Smart pricing starts with the customer and works backwards. Our objective is to understand customer needs and their willingness to pay; and most importantly how needs and willingness to pay vary by customer or sector.
Working backwards is one of Amazon’s key leadership principles. It’s a philosophy which has been central to the company’s exceptional success. Its key tenet is to “start with the customer experience, then iteratively work backwards from that point until the team achieves clarity of thought around what to build”. Colin Bryar and Bill Carr, two Amazon executives, explore this philosophy in depth in their book ‘Working Backwards’.
One of the challenges with working backwards from the customer is that customers want different things. They may know what they want, but not what they need. And in the case of innovative new products, they may not even know that they want it. So how can we make sense of those differences to steer decision-making in the business?
The solution is to segment your customer base. This will model your customer base, capturing the key differences between them, and enabling you to act differently in targeting and engaging each segment. Differentiated actions will include:
Customer segmentation should be informed by a deep understanding of your customers. It’s not good enough to slice and dice your customer base according to your own instinctive perceptions (sector, size etc.), although those may be useful parameters.
Get real insight from the ground level: this should be achieved through direct customer research such as surveys and interviews with existing clients and industry experts.
The following framework is one we leverage often at Notion Capital; to help our founders empathise with customers and meaningfully identify their most critical needs. Understanding the customer requires empathy with their pains and then digging into what they are thinking, feeling and doing about those challenges.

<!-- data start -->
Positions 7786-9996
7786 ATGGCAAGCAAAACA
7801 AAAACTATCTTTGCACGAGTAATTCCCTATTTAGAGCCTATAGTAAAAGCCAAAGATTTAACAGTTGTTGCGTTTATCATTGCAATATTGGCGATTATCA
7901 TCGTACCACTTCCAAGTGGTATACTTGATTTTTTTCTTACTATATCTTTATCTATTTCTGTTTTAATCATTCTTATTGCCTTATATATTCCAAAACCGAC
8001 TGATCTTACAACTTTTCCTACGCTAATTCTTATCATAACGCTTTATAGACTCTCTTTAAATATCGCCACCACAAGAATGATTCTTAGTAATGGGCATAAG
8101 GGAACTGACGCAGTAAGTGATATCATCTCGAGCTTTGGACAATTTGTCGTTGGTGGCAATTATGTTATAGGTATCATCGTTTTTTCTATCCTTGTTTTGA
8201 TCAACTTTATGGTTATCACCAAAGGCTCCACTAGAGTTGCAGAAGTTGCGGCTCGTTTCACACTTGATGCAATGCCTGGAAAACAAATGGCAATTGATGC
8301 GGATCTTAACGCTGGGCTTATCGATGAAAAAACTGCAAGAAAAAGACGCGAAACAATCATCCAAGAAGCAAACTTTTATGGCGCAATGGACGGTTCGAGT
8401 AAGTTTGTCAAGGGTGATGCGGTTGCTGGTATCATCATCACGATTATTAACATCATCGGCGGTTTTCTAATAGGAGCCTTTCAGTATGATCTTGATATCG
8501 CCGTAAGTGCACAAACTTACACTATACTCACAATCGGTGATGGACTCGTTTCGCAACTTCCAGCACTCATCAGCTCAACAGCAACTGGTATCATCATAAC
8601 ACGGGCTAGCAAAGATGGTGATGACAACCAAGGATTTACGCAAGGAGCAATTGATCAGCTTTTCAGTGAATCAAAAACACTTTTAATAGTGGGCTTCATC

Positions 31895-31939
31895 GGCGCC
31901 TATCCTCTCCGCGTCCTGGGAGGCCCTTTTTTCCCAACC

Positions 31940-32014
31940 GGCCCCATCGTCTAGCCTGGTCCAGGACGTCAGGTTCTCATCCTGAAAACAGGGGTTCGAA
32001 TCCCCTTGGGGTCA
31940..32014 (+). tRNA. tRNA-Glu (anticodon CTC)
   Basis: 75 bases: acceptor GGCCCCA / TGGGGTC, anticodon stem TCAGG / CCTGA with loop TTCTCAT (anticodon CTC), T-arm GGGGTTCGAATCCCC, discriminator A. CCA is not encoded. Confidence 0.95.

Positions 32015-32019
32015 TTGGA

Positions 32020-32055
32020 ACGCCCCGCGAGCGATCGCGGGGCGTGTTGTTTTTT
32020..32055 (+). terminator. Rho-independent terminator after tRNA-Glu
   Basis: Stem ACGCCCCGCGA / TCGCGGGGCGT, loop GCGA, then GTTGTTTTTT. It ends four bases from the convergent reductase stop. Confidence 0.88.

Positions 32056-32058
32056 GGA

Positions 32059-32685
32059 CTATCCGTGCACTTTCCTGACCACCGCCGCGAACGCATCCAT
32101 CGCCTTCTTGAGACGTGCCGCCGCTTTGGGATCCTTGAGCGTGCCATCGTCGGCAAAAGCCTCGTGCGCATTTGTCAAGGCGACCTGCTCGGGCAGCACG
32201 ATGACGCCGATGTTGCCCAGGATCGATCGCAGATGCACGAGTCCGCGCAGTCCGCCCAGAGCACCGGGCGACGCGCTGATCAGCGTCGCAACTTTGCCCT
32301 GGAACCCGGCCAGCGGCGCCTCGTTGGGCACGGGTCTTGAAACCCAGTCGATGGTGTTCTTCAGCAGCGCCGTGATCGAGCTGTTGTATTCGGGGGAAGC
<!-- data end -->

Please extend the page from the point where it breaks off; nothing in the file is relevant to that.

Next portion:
The segmentation model for your business will be unique, as it depends both on your customer base and your proposition. But there is a general set of principles which will contribute to an effective segmentation model, as follows:
There are five key principles you need to take into account when designing a customer segmentation model:
That final principle is the ultimate litmus test for an effective segmentation model: if your segmentation does not give you new insight to act differently, then it is not an effective segmentation.
Determining how to approach each segment is relevant to all businesses, regardless of their level of maturity. In fact, in many ways it is hyper-critical to businesses whose products are early in their lifecycle and still exploring product-market fit. Focusing on the wrong segments, too many segments, or (worst of all) with no focus whatsoever, will create a significant drag on growth and can ultimately be fatal for VC-backed start-ups as they burn through funding with little to show for it.
In their excellent book “Customer Success”, Daniel Steinman, Nick Mehta and Lincoln Murphy, reference a discussion with Dave Kellogg, CEO of Host Analytics, who says that “90% of all churn happens at the point of sale”. Kellogg means that focusing on the wrong customers is enormously costly, and that to drive success for your customers - and hence ongoing revenue for your business - you must first of all be selling to the right customers.
Following on from defining your segments, a segmentation map is a useful tool with which to visualise which segments to focus on and then drive alignment across the business. Each segment is plotted against two dimensions:
The shorter the distance, the better the fit. The size of the bubble can also be used to represent the revenue potential to give a sense of materiality. In principle, you should focus on those segments with the smallest distance and determine the sequencing and workstreams required to address the remaining segments.Our thanks to Ed Cordin from the Team Room for sharing this powerful model with the Notion Capital team.
Colin Bryar and Bill Carr: Working Backwards
Nick Mehta, Dan Steinman and Lincoln Murphy: Customer Success
Ed Cordin, The Team Room